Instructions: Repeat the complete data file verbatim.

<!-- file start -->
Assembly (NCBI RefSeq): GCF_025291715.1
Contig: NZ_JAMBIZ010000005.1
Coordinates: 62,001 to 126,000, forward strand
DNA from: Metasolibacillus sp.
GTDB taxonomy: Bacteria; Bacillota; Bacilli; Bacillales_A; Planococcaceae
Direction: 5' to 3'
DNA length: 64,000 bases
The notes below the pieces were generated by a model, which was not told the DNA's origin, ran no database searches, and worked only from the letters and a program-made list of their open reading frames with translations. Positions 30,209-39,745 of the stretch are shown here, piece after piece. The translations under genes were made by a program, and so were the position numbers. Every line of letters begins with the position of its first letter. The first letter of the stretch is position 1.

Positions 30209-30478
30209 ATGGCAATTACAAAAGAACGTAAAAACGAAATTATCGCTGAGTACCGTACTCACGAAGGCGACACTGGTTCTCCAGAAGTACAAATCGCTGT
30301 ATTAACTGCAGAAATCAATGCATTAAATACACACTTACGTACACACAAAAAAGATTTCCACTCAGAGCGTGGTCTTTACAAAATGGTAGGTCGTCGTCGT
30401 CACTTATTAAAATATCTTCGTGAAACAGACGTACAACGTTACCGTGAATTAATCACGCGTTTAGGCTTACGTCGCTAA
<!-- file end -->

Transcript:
Assembly (NCBI RefSeq): GCF_025291715.1
Contig: NZ_JAMBIZ010000005.1
Coordinates: 62,001 to 126,000, forward strand
DNA from: Metasolibacillus sp.
GTDB taxonomy: Bacteria; Bacillota; Bacilli; Bacillales_A; Planococcaceae
Direction: 5' to 3'
DNA length: 64,000 bases
The notes below the pieces were generated by a model, which was not told the DNA's origin, ran no database searches, and worked only from the letters and a program-made list of their open reading frames with translations. Positions 30,209-39,745 of the stretch are shown here, piece after piece. The translations under genes were made by a program, and so were the position numbers. Every line of letters begins with the position of its first letter. The first letter of the stretch is position 1.

Positions 30209-30478
30209 ATGGCAATTACAAAAGAACGTAAAAACGAAATTATCGCTGAGTACCGTACTCACGAAGGCGACACTGGTTCTCCAGAAGTACAAATCGCTGT
30301 ATTAACTGCAGAAATCAATGCATTAAATACACACTTACGTACACACAAAAAAGATTTCCACTCAGAGCGTGGTCTTTACAAAATGGTAGGTCGTCGTCGT
30401 CACTTATTAAAATATCTTCGTGAAACAGACGTACAACGTTACCGTGAATTAATCACGCGTTTAGGCTTACGTCGCTAA